$flowtest::OPTF = “test.opt”;
}
#--------------------------------------------------
sub new
{
  my ($pkg) = shift;
  bless { }, $pkg;
}
#--------------------------------------------------
sub runApps
{
  my ($obj) = shift;
  my ($testrun) = @_;
  use flowMaker;
  my $fm = new flowMaker;
  my ($apps, $pre, $post) = $fm->processFlowFile();
  my @numberApps = (keys(%$apps));
  for $app(1..$#numberApps+1)
  {
    if (! $testrun->runTest($app, $apps, $testrun->readOptFile($flowtest: :OPTF), $pre,
  $post))
      {
        return 0;
      }
    }
   return 1;
}
#--------------------------------------------------
#-- Typical pre- and post- exec functions
sub CheckExists   { (-f @_[0]) ? (return 1) : (return 0); }
sub CheckNotExists {  (-f @_[0]) ? (return 0) : (return 1); }
#-- checks whether there was an error in the exection
sub chkError
{
  my ($app, $log, $opfile) = @_; Checks for core dump, ERROR,
  use testCheck; file INTERNAL_ERROR,
  my $TCHECK = new testCheck; Incomplete PAR, Unroutes,
  return $TCHECK->checkTest($app, $log, $opfile); Disk Space, Memory Probs, and
} Outputs
1;

The runApps method calls the “testrun->runTest” method using the “flowtest” flow file. The flowtest flow file sets forth the tools to run in a desired sequence. An example flowtest flow file is set out below.

#####################################################
# SYNTAX:
#
# <application_name>_pre_exec function_call()
# <application_name>[<Options>]
# <application_name>_post_exec function_call()
#
#####################################################
ngdbuild_pre_exec flowtest::CheckExists(built.ngd)
ngdbuild
ngdbuild_post_exec flowtest::chkError(ngdbuild, ngdbuild.log, built.ngd)
map_pre_exec flowtest::CheckNotExists(built.ngd)
map
map_post_exec flowtest::chkError(map, map.log, mapped.ncd)
par_pre_exec flowtest::CheckNotExists(mapped.ncd)
par -ol 4 -c 2 -w mapped.ncd routed.ncd
par_post_exec flowtest::chkError(par, par.log, routed.ncd)
bitgen_pre_exec flowtest::CheckNotExists(routed.ncd)
bitgen routed.ncd
bitgen_post_exec flowtest::chkError(bitgen, bitgen.log, routed.bit)
ngdanno_pre_exec flowtest::CheckNotExists(mapped.ngm)
ngdanno routed.ncd -o routed.nga mapped.ngm
ngdanno_post_exec flowtest::chkError(ngdanno, ngdanno.log,
routed.nga)
ngd2ver_pre_exec flowtest::CheckNotExists(routed.nga)
ngd2ver routed.nga routed.v
ngd2ver_post_exec flowtest::chkError(ngd2ver, ngd2ver.log, routed.v)
ngd2ver_pre_exec flowtest::CheckNotExists(routed.nga)
ngd2vhdl routed.nga routed.vhd
ngd2vhdl_post_exec flowtest::chkError(ngd2vhdl, ngd2vhdl.log,
routed.vhd)
ngd2ver_pre_exec flowtest::CheckNotExists(routed.nga)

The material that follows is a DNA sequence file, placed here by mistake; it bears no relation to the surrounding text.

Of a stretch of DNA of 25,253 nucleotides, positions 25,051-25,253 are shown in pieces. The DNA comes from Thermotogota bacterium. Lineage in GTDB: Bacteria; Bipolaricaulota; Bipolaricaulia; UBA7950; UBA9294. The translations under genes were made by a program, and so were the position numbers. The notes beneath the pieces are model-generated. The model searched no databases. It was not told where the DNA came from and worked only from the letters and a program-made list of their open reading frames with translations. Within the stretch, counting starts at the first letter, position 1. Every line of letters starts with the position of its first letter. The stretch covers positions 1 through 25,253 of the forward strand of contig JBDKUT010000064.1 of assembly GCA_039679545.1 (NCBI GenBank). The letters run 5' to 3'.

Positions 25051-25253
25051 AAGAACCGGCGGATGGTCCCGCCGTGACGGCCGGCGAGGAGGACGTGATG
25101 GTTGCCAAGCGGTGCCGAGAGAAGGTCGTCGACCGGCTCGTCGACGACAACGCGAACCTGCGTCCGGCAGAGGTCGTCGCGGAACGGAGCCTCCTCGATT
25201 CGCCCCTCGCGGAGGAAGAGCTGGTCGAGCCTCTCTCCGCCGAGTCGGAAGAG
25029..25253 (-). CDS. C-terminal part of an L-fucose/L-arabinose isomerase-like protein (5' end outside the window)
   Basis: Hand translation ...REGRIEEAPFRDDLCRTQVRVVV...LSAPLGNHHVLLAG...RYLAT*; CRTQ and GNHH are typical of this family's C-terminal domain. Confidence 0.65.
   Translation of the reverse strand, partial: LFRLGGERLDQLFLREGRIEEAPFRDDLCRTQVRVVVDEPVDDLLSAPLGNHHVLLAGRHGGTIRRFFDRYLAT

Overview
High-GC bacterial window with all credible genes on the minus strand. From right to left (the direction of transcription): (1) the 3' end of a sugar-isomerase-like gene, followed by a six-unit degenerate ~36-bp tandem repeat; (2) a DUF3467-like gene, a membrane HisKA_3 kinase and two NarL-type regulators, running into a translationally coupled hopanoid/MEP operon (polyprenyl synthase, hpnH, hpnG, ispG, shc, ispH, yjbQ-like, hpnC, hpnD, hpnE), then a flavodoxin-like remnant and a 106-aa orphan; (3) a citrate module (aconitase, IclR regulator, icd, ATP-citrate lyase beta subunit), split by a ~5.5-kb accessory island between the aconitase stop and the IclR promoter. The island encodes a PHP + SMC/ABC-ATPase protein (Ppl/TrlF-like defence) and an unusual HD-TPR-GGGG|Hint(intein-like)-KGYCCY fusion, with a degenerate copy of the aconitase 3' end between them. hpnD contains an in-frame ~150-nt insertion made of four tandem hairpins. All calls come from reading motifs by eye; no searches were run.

ngd2edif routed.nga routed.edn
ngd2edif_post_exec flowtest::chkError(ngd2edif, ngd2edif.log,
routed.edn)

The example flow file invokes various example tools, such as ngdbuild, map, par, bitgen, etc. Before each tool is invoked, the CheckExists or CheckNotExists method is invoked to see whether the specified file exists. After each tool completes its processing, the chkError method is invoked to check for errors that may have occurred in running the tool. The CheckExists, CheckNotExists, and chkError methods are example methods of ROMs.

FIG. 2 is a flowchart of a process for testing an electronic circuit design in accordance with the example user script described above. At step 172, the command line entered by a user is validated for proper arguments and syntax. Based on the input arguments, at step 174 one or more tools are provided with input data based on arguments in the command line. At step 176, site-specific files are obtained for use with the tools. For example, each site may have different run-time libraries that are used in conjunction with the tools, and each site may have site-specific test drivers and data.

Generic data files are combined with the site-specific files at step 178. The generic data may include, for example, license numbers associated with the various tools that are used in the test flow. At step 180, values for various internal and external variables are established using the arguments from the command line, site-specific data, and generic data.

At step 182, the test case files are checked. Test case files are typically input files that represent the logical functionality of an electronic design as well as constraints and rules required in implementing this logical functionality in an electronic device such as an FPGA. The test case files are in the formats of EDIF, VHDL, and Verilog, for example. Step 182 checks for the existence of various acceptable input files with respect to a flow. If the test case files are acceptable, control is directed to step 184 to get data from a repository. The data obtained from the repository are the test case files. These files are physically obtained from the repository to be processed by the flow only when the criteria for existence of the right match of the files are found. If the data from the repository is acceptable, control is directed to step 186. At step 186, the tools are executed, and the result data is validated.